Remember the “contrary” Sioux warrior from Little Big Man? He did everything backwards––said “hello” for “goodbye,” washed in sand instead of water. Our president is the foreign policy contrary. He has gotten backwards every maxim of proven wisdom for dealing with the rest of the world. Teddy Roosevelt counseled, “Speak softly and carry a big stick,” but Obama has spoken loudly and carried a little stick. Churchill said, “You can always count on Americans to do the right thing—after they’ve tried everything else.” Obama can be always counted on to do the wrong thing––before he’s tried anything else. The Roman general Sulla was “no better friend, and no worse enemy.” Read more →

America as Pill Bug

Closing out embassies was prudent in the short term. But what message does it send?

by Victor Davis Hanson // National Review Online

We’ve all run across the pill bug in our gardens. At the first sign of danger, the tiny paranoid crustacean suddenly turns into a ball — in hopes the danger will have passed when he unrolls.

That roly-poly bug can serve as a fair symbol of present-day U.S. foreign policy, especially in our understandable weariness over Iraq, Afghanistan, and the scandals that are overwhelming the Obama administration.

On August 4, U.S. embassies across the Middle East simply closed on the basis of intelligence reports of planned al-Qaeda violence. The shutdown of 21 diplomatic facilities was the most extensive in recent American history.

Read more →

Who Will Bell America?

by Victor Davis Hanson

National Review Online

Remember the medieval fable about the mice that wanted their dangerous enemy, the cat, belled, but each preferred not to be the one to attempt the dangerous deed? Read more →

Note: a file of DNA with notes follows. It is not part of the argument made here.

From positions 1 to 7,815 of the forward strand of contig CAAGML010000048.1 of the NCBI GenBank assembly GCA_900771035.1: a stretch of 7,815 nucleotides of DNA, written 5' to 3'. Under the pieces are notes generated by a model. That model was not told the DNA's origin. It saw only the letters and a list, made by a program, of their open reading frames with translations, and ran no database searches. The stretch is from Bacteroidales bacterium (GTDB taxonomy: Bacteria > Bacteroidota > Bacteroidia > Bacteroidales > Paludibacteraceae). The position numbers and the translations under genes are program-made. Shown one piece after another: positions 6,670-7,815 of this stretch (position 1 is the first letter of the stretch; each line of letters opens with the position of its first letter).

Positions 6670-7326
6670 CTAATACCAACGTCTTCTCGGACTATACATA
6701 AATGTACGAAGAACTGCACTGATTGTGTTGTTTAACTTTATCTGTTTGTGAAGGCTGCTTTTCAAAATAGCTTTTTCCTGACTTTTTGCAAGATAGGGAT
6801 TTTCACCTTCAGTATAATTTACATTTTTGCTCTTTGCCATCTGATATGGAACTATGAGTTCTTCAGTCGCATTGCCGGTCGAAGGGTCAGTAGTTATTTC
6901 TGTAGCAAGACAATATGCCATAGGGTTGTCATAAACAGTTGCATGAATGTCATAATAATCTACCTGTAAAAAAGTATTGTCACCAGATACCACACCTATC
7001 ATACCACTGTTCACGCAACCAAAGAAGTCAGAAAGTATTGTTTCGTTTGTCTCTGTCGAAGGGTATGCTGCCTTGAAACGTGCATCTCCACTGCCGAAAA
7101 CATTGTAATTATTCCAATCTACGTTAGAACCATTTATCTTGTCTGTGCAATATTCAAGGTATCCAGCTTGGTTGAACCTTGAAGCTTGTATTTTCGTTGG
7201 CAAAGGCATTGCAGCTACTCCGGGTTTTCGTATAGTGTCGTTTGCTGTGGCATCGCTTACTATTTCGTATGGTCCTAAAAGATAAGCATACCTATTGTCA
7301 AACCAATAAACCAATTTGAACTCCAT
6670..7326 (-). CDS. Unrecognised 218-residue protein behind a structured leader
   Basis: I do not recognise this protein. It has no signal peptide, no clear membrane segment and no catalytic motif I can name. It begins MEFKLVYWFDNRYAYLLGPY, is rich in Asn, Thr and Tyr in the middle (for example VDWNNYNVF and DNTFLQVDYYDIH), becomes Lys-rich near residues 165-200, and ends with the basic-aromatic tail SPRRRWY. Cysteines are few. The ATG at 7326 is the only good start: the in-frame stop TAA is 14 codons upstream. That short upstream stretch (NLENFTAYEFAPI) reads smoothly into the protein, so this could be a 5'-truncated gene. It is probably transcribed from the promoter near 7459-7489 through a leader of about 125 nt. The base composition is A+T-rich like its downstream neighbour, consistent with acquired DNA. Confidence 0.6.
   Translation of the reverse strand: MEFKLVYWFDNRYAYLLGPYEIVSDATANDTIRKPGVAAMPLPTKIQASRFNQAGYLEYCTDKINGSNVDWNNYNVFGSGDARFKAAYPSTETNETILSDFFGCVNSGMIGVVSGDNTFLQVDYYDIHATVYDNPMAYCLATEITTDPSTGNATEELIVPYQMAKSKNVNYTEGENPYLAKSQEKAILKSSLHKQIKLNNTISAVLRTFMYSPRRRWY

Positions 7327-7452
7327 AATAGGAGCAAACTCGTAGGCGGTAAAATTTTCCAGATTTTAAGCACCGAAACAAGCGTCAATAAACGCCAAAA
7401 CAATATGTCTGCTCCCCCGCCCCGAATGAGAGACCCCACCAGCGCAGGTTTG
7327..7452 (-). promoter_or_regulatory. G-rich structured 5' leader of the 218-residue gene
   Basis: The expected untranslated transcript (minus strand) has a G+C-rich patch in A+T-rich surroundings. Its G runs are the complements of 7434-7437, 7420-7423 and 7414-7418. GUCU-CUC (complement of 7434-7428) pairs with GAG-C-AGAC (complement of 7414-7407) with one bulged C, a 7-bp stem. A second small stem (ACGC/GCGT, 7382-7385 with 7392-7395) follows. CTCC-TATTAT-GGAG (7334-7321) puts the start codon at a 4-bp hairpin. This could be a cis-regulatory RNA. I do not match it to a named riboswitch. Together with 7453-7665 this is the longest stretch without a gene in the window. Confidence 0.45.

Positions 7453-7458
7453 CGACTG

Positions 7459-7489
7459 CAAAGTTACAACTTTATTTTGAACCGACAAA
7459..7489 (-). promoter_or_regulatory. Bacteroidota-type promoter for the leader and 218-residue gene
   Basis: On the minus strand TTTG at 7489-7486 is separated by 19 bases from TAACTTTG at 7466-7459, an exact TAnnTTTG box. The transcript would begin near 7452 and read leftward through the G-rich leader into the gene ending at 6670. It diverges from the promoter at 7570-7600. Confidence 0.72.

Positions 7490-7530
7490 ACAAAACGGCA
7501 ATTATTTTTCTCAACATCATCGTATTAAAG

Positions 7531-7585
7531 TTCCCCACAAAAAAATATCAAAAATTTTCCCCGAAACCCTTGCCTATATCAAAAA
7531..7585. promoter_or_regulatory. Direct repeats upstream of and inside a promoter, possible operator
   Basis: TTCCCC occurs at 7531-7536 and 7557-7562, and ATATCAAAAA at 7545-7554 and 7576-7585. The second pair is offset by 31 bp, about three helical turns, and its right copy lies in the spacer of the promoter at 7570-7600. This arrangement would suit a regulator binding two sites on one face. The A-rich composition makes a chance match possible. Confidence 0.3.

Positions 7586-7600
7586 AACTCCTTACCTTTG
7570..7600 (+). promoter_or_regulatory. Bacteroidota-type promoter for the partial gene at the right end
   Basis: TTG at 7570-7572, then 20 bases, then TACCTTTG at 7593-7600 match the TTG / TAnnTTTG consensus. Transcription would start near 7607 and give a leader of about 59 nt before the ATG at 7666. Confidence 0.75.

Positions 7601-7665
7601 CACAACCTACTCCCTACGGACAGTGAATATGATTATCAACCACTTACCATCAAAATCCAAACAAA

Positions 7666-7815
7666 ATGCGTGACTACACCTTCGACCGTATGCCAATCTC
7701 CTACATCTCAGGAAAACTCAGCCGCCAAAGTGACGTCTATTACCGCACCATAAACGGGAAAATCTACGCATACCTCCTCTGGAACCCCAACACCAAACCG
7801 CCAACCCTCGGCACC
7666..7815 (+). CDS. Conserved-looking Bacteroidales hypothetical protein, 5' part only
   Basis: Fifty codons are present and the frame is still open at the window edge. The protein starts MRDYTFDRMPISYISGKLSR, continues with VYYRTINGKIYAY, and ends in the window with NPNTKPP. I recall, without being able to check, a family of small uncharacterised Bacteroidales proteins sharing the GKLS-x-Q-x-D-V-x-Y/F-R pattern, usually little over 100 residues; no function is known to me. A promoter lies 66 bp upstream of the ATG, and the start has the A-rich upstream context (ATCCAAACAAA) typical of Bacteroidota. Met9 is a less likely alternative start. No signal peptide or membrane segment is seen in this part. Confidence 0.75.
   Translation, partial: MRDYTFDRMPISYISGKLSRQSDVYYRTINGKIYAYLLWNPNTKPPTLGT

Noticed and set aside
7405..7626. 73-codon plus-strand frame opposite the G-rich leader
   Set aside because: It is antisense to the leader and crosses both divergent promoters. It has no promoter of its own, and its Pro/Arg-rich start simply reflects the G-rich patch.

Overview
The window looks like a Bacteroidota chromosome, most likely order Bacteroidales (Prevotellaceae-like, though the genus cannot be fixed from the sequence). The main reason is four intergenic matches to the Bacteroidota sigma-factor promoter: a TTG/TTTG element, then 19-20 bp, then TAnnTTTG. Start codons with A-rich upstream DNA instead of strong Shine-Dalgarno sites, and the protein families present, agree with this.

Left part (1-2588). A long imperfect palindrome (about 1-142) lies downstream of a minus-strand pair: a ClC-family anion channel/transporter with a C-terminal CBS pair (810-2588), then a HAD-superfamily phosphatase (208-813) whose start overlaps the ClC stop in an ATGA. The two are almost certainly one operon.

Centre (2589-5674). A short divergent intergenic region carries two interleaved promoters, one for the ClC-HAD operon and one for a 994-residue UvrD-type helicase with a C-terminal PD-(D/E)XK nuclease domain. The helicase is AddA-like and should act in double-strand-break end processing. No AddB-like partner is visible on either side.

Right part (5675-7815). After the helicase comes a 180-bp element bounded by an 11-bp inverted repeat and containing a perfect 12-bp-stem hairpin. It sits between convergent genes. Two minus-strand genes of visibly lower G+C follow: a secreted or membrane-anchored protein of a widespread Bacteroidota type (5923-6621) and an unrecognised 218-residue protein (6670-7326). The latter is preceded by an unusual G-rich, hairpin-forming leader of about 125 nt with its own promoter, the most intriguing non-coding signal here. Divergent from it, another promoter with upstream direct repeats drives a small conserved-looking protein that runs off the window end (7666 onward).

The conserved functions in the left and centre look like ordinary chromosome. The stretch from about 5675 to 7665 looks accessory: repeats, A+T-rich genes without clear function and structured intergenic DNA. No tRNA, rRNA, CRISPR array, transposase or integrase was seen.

American Recessional

by Victor Davis Hanson

Tribune Media Services

Republicans and Democrats are blaming one another for impending cuts to the defense budget brought about by sequestration. Read more →

Diplomacy: What Not To Do

by Victor Davis Hanson

NRO’s The Corner

1980 Redux

We are in scary times. The horrific photos of Ambassador Stevens bring to mind memories of Mogadishu or Fallujah, and make us ask why were there not dozens, if not vastly more, Marines around him in his hour of need. By preemptively caving into radical Islam and not defending the US Constitution and our traditions of protecting even uncouth expression, the Cairo embassy’s shameful communiqué only invited greater hostility by such manifest appeasement. Read more →

Democracy Promotion or Islamist Promotion?

by Bruce Thronton

Frontpage Magazine

The hope that democracy would bloom in Egypt following our collusion in removing Hosni Mubarak looks more and more delusional every day. Even our foreign policy wishful thinkers are no longer peddling the canard that the Islamist Muslim Brotherhood is “secular” and “moderate,” thus proving that Muslims devoted to the global expansion of Islam and illiberal Sharia law can be liberal democrats friendly to our interests. But despite being mugged by the Islamist reality, too many democracy promoters in the West still refuse to acknowledge that the Iranian Revolution, not the American Revolution, is the likely model for the so-called “Arab Spring.” Read more →